The Ghost Lights of Silver Cliff Cemetery, Colorado

Silver Cliff sign


Silver Cliff is west of Pueblo on Colorado Highway 96.

The cemeteries are about a mile south of town on Mill Street. Both cemeteries are fenced with barbed wire, and have cattle guards for gates. Assumption Cemetery has a metal arch with the name. Silver Cliff Cemetery has a wooden sign that had been knocked down; the sign also identified it as the home of the ghost lights reported in National Geographic.

When we visited the site, Mill Street was clearly marked where it crossed the highway. Mill Street is only paved near the highway, and you will cross a cattle guard well north of Silver Cliff Cemetery.

Silver Cliff Cemetery is roughly 8020 feet above sea level.

Ysengrin and DarkFang Visit the Site
January 19, 2000

Under the nearly full moon, DarkFang and I drove to the Silver Cliff Cemetery. We had heard rumors of the ghost lights there, and decided to go see for ourselves. According to what information we had it was the wrong sort of night to see the ghost lights, as they seem to prefer overcast, moonless nights. However, this was the only night we both could visit the graveyard.

We found the drive out Highway 96 to be quite scenic as it wound its way through the Wet Mountains. We had little difficulty finding the two cemeteries, both within easy sight of the lights of Sliver Cliff. The air was still and very cold, and the distant moonlit mountains formed a fitting setting for our visit. (Note: all these photos had exposures of 20 seconds or more.)

We visited the Assumption Cemetery first, not knowing which cemetery was home to the ghost lights.

The photo to the left is of the entrance gate; DarkFang posed for the entire length of the exposure while I stepped into the frame after tripping the shutter. The camera is facing East, and the Wet Mountains are along the horizon.

Central to this graveyard is a large standing white cross, quite striking in the moonlight, especially as there are virtually no bushes and no trees here and the grass is kept short. The Sangre De Christo (Blood of Christ) mountains are in the background.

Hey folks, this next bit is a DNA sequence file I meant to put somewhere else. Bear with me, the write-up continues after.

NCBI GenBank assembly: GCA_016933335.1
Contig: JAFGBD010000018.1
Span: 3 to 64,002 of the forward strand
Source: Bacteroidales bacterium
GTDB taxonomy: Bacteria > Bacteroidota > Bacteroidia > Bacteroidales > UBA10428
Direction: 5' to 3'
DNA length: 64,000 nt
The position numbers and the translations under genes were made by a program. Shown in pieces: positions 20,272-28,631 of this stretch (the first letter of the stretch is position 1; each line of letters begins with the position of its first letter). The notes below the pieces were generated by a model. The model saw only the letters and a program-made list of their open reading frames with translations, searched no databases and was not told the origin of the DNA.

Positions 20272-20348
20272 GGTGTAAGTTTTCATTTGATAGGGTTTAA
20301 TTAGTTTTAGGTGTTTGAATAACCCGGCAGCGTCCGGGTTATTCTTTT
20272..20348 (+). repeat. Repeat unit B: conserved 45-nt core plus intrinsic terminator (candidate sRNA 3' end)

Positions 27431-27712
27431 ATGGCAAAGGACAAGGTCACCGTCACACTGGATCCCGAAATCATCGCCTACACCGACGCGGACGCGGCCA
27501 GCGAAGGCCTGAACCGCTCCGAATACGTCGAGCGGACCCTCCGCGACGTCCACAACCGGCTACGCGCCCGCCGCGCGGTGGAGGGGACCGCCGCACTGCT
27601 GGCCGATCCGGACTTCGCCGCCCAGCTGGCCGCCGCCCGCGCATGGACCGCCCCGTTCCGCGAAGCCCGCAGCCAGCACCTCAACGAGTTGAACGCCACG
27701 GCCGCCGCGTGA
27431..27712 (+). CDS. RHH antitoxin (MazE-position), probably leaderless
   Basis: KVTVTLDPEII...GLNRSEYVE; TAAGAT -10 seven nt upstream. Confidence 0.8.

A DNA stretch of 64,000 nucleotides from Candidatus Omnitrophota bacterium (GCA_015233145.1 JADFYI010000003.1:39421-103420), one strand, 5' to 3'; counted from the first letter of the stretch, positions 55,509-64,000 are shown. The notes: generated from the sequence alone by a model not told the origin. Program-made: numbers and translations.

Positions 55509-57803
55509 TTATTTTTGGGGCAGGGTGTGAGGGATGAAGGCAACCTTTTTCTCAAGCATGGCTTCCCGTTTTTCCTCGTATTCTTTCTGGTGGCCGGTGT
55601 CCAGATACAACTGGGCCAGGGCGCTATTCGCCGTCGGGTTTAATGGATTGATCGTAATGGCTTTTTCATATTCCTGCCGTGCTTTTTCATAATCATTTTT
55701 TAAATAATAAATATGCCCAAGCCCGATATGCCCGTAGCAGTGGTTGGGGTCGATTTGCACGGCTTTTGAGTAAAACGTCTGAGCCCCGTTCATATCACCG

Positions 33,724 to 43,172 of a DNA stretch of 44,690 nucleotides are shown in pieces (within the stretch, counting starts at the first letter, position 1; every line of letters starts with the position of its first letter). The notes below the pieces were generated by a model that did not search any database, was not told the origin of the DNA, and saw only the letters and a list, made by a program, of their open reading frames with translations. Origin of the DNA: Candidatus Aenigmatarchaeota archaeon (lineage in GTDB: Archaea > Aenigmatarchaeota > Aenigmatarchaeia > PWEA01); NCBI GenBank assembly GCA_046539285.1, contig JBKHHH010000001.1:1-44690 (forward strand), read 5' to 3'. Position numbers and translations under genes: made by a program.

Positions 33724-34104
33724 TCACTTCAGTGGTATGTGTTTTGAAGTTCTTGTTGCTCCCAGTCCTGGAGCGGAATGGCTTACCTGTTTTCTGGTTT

A quick survey suggested that this cemetery is fairly recent, as we found no older (pre-1900) markers. The cemetery is still in use.

Afterwards we both commented on how peaceful this place was.

Next we went back up the road to the Silver Cliff Cemetery -- we found a knocked down sign identifying it. Several headstones bear dates before 1890, and the cemetery is still in use.

Most of the headstones are marble, though a few are iron (like the one pictured to the left) and a very few are wood.

There are several well-established shrubs over some of the grave sites, obscuring the older markers. Many families had plots surrounded by low iron fences, as did some individuals.

The lights at the base of the distant mountains are far-off street and house lights.

Certain graves attracted us; one covered in closely set bricks, another heaped over with broken rock and concrete, and one with a thick eroded wooden marker. Small plastic American flags on sticks were set at several of the more modern graves, and the infrequent wind would set them to fluttering, the motion catching our attention. Still, for the hour or so we spent prowling the cemetery and taking pictures, we saw no certain sign of the ghost lights. There was a tension in the air here that was not present at the Assumption Cemetery, but no manifestations.

The National Geographic article suggests that there were many more wooden markers back in 1969; by 2000 there are very few left. If the ghost lights were foxfire on the decaying wood then there will be very few left as well.

DarkFang has said he will visit the cemeteries again when the conditions are more like those when the ghost lights have been seen.

All images and text on this page © 2000 by Wolfhom.

Check out the text of the National Georgraphic article or a San Jose Mercury News article.